Caladenia hiemalis facts for kids
Quick facts for kidsDwarf common spider orchid
Caladenia hiemalis, commonly known as the dwarf common spider orchid is a species of orchid endemic to the south-west of Western Australia. It has a single, hairy leaf and one or two, cream-coloured flowers with a small, red-striped labellum. It has an early flowering period and its flowering is stimulated by summer fires.
Caladenia hiemalis is a terrestrial, perennial, deciduous, herb with an underground tuber and a single erect, hairy leaf, 40–120 mm (2–5 in) long and about 3 mm (0.1 in) wide. One or two flowers 70–100 mm (3–4 in) long and 60–100 mm (2–4 in) wide are borne on a stalk 150–300 mm (6–10 in) tall. The flowers are cream-coloured with red markings and the sepals and petals have long, thread-like tips. The dorsal sepal is erect, 45–65 mm (2–3 in) long and 2–3 mm (0.08–0.1 in) wide at the base. The lateral sepals are about the same size as the dorsal sepal but curve stiffly downwards. The petals are 35–60 mm (1–2 in) long and about 2 mm (0.08 in) wide and held horizontally. The labellum is 8–10 mm (0.3–0.4 in) long and 5–8 mm (0.2–0.3 in) wide and white with red stripes. The sides of the labellum have short teeth and the tip of the labellum is curled under. There are two rows of six to twelve cream-coloured, anvil-shaped calli with red markings along the centre of the labellum. Flowering occurs from June to early August, often following bushfires the previous summer.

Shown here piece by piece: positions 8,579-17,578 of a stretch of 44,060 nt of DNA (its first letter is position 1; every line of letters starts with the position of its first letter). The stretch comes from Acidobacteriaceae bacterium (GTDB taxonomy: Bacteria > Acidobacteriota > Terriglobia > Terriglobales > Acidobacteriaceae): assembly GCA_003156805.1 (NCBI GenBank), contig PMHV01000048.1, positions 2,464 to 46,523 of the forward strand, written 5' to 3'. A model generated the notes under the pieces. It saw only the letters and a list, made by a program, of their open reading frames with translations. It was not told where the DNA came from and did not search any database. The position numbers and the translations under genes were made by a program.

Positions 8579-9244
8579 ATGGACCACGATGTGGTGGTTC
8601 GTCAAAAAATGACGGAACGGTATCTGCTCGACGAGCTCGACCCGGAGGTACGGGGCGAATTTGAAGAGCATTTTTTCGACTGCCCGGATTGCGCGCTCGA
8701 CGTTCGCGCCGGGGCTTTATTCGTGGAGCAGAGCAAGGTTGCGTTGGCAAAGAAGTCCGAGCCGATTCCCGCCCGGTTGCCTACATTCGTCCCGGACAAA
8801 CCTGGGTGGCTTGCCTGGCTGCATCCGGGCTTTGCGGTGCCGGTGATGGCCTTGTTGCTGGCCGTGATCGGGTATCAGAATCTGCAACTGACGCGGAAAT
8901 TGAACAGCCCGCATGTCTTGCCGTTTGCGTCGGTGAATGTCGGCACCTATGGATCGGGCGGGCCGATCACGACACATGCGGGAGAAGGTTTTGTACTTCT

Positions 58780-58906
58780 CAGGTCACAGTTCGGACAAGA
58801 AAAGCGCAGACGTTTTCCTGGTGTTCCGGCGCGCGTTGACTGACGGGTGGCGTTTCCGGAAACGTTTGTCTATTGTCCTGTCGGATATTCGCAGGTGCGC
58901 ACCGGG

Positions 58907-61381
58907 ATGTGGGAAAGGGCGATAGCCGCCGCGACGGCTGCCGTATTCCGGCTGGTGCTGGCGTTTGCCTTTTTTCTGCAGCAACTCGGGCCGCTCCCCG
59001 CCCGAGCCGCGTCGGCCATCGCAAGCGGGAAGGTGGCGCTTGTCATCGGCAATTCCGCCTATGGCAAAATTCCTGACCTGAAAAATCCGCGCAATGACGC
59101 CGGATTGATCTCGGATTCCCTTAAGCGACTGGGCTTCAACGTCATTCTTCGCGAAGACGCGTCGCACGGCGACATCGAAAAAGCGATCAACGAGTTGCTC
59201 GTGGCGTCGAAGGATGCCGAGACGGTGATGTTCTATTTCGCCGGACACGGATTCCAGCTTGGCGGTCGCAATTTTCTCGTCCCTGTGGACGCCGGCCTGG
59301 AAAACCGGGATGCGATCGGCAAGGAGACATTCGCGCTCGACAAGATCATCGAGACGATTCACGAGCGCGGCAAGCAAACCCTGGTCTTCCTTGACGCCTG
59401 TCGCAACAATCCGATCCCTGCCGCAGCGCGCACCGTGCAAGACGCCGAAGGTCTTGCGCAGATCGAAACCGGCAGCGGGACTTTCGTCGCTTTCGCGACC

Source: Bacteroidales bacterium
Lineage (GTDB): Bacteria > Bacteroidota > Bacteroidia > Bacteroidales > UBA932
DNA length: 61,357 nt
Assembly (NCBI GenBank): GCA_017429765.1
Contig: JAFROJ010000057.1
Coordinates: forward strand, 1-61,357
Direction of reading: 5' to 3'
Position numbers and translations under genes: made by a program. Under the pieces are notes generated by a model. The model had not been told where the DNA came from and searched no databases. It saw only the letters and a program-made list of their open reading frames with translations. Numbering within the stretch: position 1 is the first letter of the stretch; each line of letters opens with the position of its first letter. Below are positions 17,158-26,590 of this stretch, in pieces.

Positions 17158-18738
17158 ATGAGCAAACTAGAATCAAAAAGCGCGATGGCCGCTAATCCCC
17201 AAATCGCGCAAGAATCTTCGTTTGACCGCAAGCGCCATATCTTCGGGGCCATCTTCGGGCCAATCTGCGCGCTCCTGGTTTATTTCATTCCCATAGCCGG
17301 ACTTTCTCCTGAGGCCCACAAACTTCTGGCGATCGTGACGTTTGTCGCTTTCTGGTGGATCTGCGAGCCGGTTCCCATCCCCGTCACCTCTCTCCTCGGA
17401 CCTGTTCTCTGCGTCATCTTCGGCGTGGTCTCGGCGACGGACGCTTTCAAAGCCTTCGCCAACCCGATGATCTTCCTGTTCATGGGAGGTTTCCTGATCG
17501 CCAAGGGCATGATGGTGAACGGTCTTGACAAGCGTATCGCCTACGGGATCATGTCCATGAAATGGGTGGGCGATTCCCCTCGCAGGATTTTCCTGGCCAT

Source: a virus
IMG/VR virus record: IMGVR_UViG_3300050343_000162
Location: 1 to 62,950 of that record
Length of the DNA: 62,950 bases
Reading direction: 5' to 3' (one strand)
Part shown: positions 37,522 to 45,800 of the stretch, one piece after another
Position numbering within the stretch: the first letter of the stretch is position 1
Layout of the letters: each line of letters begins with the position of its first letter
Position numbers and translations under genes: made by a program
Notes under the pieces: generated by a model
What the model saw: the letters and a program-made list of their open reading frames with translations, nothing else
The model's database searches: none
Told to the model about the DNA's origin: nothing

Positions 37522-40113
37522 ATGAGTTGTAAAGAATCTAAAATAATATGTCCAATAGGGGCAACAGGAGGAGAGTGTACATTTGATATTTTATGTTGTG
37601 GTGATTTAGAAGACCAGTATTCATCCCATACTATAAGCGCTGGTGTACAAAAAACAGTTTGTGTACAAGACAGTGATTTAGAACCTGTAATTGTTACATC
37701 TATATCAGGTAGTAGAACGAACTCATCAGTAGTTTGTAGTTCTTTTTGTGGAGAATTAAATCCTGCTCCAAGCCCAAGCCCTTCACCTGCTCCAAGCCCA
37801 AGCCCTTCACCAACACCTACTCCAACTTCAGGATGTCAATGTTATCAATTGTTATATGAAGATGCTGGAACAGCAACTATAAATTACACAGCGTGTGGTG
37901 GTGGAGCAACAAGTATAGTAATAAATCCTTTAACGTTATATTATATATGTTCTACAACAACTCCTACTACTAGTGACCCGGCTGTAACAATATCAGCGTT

Taxonomy and naming
Caladenia hiemalis was first described in 2001 by Stephen Hopper and Andrew Phillip Brown from a specimen collected in the Gooseberry Hill National Park and the description was published in Nuytsia. The specific epithet (hiemalis) is a Latin word meaning "of winter" or "wintry" referring to the flowering period of this orchid.
Distribution and habitat
Dwarf common spider orchid occurs between Jurien Bay and Tenterden in the Avon Wheatbelt, Esperance Plains and Jarrah Forest biogeographic regions where it usually grows in wandoo woodland, usually in moist soil.
Caladenia hiemalis is classified as "not threatened" by the Government of Western Australia Department of Parks and Wildlife.
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